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Fighting Rita (to be continued)

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posted on Jan, 9 2013 @ 06:40 PM

Rita was my mother. She passed late last century. She was seventy-three years old. She was an unhappy person who didn't love herself and, therefore, couldn't stand to be alone. She didn't even know who she was. Rita didn't love others because she didn't know how to love herself.

Rita was a stress case and it runs on her side of the family. I have some of that in me and sometimes I resent it. I know I shouldn't resent it as that just hurts me. It has no effect on her buried bones. My problem is I'm still living in the past and perhaps writing this will help me.


Rita seemed pleasant enough when I was a small child. She was a stay at home mom so we spent a great deal of time together. She was fascinated with the houses I made with Lincoln Logs when I was three and four. Why didn't I become a builder of houses?

I didn't start this sentence with my mother's name. Anyway, Rita felt I was smart and she was proud of her little man. I was smart. I was good with puzzles. I enjoyed reading at a young age. Life was wonderful. My mother was my world. My dad was truly awesome too.


At age five I went to kindergarten. It was just down the street. My mother walked me to school in the morning and my dad picked me up at his lunch time. Kindergarten was a half day. I remember it being fun. Afternoons were still for amusing myself with life's cool "stuff."

Life's cool stuff! It seems we grow up and forget how cool stuff is. The stuff didn't stop getting cool. We just grew up. Growing up has its down side. Anyway, my brother got cancer when he was young and I was younger. My brother was the oldest and the first boy. He died.


I became the youngest of three instead of four. I remember I was given two weeks of school off. How kind. I now had just my two older sisters. The night my brother died was the only time I ever saw my father cry. I learned later in life that he felt guilty. Like he was being punished.

Punished? That was a different generation plus he was a serious Catholic. The big Catholic guilt can attack true Catholics just about anywhere. I don't believe in the nasty god of the Old Testament. God does not punish. I know this now. I wish I could have discussed it with my dad.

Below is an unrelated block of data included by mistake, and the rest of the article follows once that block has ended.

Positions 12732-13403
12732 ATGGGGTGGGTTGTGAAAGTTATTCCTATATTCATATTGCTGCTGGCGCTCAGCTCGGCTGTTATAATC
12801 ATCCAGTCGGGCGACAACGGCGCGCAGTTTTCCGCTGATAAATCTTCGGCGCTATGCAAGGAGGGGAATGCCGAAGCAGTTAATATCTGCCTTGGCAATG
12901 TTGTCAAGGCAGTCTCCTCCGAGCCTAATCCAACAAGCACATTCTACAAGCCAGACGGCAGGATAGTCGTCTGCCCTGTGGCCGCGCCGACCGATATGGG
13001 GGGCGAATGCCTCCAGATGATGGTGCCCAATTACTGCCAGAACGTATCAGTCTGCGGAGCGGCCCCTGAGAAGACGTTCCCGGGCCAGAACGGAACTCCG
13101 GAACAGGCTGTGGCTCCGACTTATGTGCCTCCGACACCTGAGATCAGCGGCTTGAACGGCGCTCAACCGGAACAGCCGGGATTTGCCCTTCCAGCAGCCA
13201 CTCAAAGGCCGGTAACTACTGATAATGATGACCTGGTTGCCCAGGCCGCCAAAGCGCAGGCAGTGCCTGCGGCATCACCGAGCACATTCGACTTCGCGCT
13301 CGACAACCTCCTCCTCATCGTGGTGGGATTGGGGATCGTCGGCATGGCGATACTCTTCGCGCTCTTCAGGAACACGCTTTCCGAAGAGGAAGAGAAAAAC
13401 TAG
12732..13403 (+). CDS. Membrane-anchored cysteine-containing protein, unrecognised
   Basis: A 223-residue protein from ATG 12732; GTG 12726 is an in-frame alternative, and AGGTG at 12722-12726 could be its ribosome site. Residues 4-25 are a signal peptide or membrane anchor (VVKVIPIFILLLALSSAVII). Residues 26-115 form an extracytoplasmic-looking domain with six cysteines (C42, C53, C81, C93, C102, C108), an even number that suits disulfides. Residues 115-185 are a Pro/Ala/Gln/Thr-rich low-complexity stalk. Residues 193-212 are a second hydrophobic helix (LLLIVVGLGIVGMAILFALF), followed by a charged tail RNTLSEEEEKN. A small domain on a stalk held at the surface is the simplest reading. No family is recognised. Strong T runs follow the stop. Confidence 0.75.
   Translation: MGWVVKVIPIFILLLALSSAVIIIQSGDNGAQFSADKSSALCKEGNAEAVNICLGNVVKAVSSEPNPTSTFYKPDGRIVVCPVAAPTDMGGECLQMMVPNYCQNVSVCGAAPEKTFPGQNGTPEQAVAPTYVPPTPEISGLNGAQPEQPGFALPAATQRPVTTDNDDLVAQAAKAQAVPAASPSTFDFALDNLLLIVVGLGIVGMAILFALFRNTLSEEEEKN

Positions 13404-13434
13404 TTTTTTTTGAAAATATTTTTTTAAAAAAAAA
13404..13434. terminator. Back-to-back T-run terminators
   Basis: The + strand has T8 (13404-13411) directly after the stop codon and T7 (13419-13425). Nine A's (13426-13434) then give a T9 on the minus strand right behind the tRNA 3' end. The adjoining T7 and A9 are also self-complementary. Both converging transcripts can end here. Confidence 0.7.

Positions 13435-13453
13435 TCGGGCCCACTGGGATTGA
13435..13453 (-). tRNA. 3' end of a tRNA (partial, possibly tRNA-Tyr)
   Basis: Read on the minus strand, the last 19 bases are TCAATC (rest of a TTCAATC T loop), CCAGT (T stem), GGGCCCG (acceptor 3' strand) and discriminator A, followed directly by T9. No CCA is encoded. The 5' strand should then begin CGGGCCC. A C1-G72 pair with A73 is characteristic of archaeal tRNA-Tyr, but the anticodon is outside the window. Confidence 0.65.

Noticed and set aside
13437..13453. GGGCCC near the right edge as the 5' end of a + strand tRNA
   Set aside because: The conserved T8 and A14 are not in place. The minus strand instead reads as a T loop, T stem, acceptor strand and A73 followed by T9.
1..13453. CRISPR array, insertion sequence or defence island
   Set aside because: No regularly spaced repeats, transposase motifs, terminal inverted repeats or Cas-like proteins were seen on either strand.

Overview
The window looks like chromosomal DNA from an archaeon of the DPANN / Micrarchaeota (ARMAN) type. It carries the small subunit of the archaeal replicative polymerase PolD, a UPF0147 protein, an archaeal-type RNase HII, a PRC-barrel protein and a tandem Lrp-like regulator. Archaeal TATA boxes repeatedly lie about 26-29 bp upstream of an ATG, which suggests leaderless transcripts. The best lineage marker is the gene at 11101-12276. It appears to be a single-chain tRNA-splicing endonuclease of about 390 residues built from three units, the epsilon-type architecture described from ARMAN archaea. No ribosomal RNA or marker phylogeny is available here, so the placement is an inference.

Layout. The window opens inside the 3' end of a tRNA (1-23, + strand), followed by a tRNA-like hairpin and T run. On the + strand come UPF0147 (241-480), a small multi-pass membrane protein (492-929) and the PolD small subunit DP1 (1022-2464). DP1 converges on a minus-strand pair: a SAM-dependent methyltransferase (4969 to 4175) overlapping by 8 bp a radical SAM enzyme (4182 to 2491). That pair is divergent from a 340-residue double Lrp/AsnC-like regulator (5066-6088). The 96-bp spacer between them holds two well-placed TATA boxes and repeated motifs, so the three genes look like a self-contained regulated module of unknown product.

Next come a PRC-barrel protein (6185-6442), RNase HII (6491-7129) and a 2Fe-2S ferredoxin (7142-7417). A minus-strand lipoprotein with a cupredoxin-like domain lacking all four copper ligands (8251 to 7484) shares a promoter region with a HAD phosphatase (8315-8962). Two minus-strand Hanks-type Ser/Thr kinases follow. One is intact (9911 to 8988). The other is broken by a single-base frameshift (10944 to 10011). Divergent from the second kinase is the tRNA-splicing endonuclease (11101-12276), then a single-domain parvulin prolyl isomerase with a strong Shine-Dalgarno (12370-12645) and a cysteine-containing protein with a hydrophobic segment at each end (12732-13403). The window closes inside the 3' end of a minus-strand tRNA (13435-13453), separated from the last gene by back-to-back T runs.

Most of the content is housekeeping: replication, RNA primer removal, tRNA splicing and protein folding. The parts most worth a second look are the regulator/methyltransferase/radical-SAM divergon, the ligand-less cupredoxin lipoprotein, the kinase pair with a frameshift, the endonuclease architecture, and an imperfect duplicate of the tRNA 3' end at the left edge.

edit on 9-1-2013 by Texture because: (no reason given)

posted on Jan, 16 2013 @ 07:18 PM

I skipped a couple of years. They were uneventful (7 and 8 years old). Mom still thought I was brilliant. Years later she told me, at this time, that “they” were watching me in school. I was supposedly way ahead of most of the other kids. She was still proud of her little man. I hadn’t passed her intellectually yet.

My mother had insecurities around her education. She only went to school through the sixth grade. She was the oldest daughter of 8 children and was taken out of school by her parents to help take care of the other seven and the house. She also had resentments around this issue. Who could blame her?


Later in fourth grade, after my brother died, I began to develop a rebellious side. I guess I was always rebellious but this time it was getting more serious. I had a friend at this time that didn’t help. He was hyperactive and crazy and just what I needed. I no longer wanted to be good. My brother was good and what good did it do him?

Rita was jealous of this friend. She had no patience for his hyperactive behavior. No patience for all the bouncing around the house he did, off the walls and so forth. I have a laundry list of crazy things I did from that day forward. It was all innocent mischief but still mischief. Mischief can be fun, can help one take life less serious.


Around this time I also started spending more time with my father. He and I were already practicing baseball together and he came to all of my games. Now he was also helping me with my homework, mostly math, one of his strengths. Rita also became jealous of my father. He also coached me in my early running days. She felt she didn’t have much to offer so she took it out on people, mostly my dad.

My father was a good man, a hard-working man and a good provider. He deserved respect and compassion not jealousy and anger. Rita also drank and got nastier as the alcohol level rose. It rose and fell like the tides. She was an unhappy woman. She married my father for security not for love. I guess that happens all the time.



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